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Sunday, November 25, 2007

Julia Gillard Tells Fabians of Labor's Plans

Like its British counterpart, the Australian Fabian Society is highly influential inside the Australian Labor Party.

ALP deputy leader and probable new deputy Prime Minister, Julia Gillard is a proud Fabian socialist.

No doubt the Fabians will approve of the new ALP government's plans for Australia.

Excerpt's from Julia Gillard's speech to the inaugural Fabian Society annual dinner

Melbourne, 31 August 2007

Thank you.

It’s a great honour to be asked to deliver the address at this inaugural Australian Fabian Society annual dinner.

No address to the Fabian Society would of course be complete without acknowledging the lifetime commitment to the Fabian cause of Race Matthews – someone who played such a big role in helping elect the Society’s National Patron, Gough Whitlam.

It must be a source of great satisfaction to Race and Gough that the Society, now in its seventh decade, is as strong as it’s been in its history.

Let me also mention the Society’s national president and our candidate for Higgins – Barbara Norman. Barbara, you have the biggest, toughest and most important job in Australia – wiping the smirk off Peter Costello’s face on election night.

And let me mention the Society’s national secretary and someone I first met in student politics all those years ago – Evan Thornley – who has played along with so many others such a huge part in the Society’s revival.

Today the Fabian Society boasts contributions from some of the Labor movement’s leading figures – people of the stature of John Faulkner – and we’re going to need it to be a forum for new ideas regardless of the outcome of this year’s election.

Friends, it’s been a long, hard time in the electoral wilderness for the Australian Labor Party at the federal level.

For eleven long years we’ve seen the Howard Government take the easy option of coasting on the mining boom and benefiting from the hard reforms of the Labor Governments of the 1980s and ‘90s.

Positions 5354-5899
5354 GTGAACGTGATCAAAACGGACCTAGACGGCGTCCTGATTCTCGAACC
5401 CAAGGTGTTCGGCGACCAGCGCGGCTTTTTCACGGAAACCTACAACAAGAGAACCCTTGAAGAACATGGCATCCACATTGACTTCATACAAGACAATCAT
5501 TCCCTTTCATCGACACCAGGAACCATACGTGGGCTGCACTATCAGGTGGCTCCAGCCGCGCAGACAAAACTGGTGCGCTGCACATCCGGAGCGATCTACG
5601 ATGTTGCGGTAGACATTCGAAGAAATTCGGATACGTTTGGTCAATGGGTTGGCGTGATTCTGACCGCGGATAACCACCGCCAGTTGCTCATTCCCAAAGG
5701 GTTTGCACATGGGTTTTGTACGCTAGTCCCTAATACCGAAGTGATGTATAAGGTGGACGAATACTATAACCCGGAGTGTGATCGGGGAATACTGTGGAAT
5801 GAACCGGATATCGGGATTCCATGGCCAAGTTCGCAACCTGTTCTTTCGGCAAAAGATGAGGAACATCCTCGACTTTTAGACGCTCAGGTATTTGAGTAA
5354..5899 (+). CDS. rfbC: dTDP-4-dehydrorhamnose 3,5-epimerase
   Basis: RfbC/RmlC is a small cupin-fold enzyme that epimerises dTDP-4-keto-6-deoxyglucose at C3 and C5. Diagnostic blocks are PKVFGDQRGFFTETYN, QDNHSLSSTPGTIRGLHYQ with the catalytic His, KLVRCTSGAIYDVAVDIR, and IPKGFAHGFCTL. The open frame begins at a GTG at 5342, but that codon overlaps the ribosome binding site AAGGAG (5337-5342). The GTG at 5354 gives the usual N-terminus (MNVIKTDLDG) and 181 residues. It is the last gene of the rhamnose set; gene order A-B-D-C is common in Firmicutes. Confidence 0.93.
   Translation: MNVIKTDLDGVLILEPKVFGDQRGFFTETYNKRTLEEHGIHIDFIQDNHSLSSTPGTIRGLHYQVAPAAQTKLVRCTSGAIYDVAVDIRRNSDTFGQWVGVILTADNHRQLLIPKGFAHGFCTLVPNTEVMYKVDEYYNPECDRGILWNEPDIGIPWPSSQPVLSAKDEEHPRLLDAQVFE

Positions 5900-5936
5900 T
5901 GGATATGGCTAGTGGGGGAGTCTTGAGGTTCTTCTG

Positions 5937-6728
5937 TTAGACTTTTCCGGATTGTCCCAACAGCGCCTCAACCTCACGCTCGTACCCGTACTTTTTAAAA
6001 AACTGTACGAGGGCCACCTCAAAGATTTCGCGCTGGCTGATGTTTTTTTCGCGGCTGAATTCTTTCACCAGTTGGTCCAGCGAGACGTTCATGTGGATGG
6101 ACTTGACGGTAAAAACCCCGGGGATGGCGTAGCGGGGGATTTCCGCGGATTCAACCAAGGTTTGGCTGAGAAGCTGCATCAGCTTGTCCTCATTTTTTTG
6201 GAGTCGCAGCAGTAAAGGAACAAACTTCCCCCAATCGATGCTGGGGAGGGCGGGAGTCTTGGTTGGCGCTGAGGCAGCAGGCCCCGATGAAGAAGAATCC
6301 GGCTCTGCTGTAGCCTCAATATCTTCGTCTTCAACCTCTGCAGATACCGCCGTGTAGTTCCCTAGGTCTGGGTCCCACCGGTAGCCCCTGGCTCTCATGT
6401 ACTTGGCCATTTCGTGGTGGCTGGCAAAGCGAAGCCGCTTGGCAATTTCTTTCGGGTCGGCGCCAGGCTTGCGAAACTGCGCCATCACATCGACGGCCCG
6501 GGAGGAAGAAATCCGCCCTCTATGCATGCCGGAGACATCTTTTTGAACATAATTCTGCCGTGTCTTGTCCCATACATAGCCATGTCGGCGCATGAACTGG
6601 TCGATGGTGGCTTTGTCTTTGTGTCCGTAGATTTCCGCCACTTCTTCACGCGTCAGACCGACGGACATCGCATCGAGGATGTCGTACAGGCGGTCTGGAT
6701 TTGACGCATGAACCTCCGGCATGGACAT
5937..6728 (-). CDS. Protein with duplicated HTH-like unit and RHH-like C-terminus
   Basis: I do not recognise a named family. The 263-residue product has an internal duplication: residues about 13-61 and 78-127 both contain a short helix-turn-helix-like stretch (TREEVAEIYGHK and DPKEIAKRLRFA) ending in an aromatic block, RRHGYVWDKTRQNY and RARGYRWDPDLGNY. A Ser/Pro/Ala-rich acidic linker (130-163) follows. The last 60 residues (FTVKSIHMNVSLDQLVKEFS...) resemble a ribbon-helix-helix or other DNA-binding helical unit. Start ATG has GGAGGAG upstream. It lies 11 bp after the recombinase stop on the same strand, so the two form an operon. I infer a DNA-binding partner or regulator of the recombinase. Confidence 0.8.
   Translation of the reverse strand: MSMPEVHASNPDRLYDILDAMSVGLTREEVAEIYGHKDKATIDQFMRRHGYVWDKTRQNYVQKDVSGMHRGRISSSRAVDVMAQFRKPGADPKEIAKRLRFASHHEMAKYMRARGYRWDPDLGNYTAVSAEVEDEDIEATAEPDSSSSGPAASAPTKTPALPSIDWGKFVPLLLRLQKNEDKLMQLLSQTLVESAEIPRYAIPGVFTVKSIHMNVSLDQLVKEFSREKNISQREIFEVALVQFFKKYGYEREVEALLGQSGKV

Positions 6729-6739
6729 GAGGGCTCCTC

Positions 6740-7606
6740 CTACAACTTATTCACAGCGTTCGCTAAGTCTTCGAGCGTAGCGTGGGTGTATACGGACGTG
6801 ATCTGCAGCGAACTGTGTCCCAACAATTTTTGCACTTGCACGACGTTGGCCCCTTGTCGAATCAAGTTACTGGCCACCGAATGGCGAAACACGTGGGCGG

You know, I’ve heard some commentators argue recently that there’s so little difference between the parties these days that there’s not much point to the election.

They’re wrong. Dead wrong.

It’s true the world has changed dramatically in the last eleven years – and so, inevitably, has the ALP.

But on the great issues of the day there is still a world of difference between the parties.

Think of the three big symbolic issues for progressives today.

The first is Iraq. John Howard sent our troops there, intends to keep them there, and won’t apologise for making Australia a bigger terrorist target as a result.

Labor opposed the commitment of Australian troops from the beginning.

We regard it as one of the biggest blunders in Australian foreign policy since the Vietnam War.

And we will bring the troops home.

The second issue is climate change. John Howard doesn’t really believe that global warming is caused by human activity; he won’t support efforts to create new industries like renewables; and he won’t set a target for reducing carbon emissions.

Kevin Rudd and Labor’s frontbench have been asking “How can a Government of climate change sceptics be part of Australia’s climate change solution?”

A good question.

Labor accepts that climate change is man made; we have set out a target to reduce carbon emissions by 60 per cent by 2050; and we will introduce a carbon trading scheme to create a new sustainable future for Australia’s energy generation and manufacturing industries.

Labor will ratify the Kyoto Protocol – John Howard will not.

And John Howard will set in train policy that will lead to the construction of 25 nuclear reactors across Australia – Labor says no nuclear reactors; there are other alternatives.

And the third issue is Work Choices. The Government is determined to use AWAs to reduce conditions, especially for the low-paid, erode job security and destroy people’s hopes for work-family balance.

Labor will get rid of Work Choices, give people the democratic right to bargain collectively in the workplace and prevent the creation of a low-skill Australian workforce – all while encouraging greater economic reform through enterprise bargaining and flexibility in our industrial relations system.

Emphasis added.

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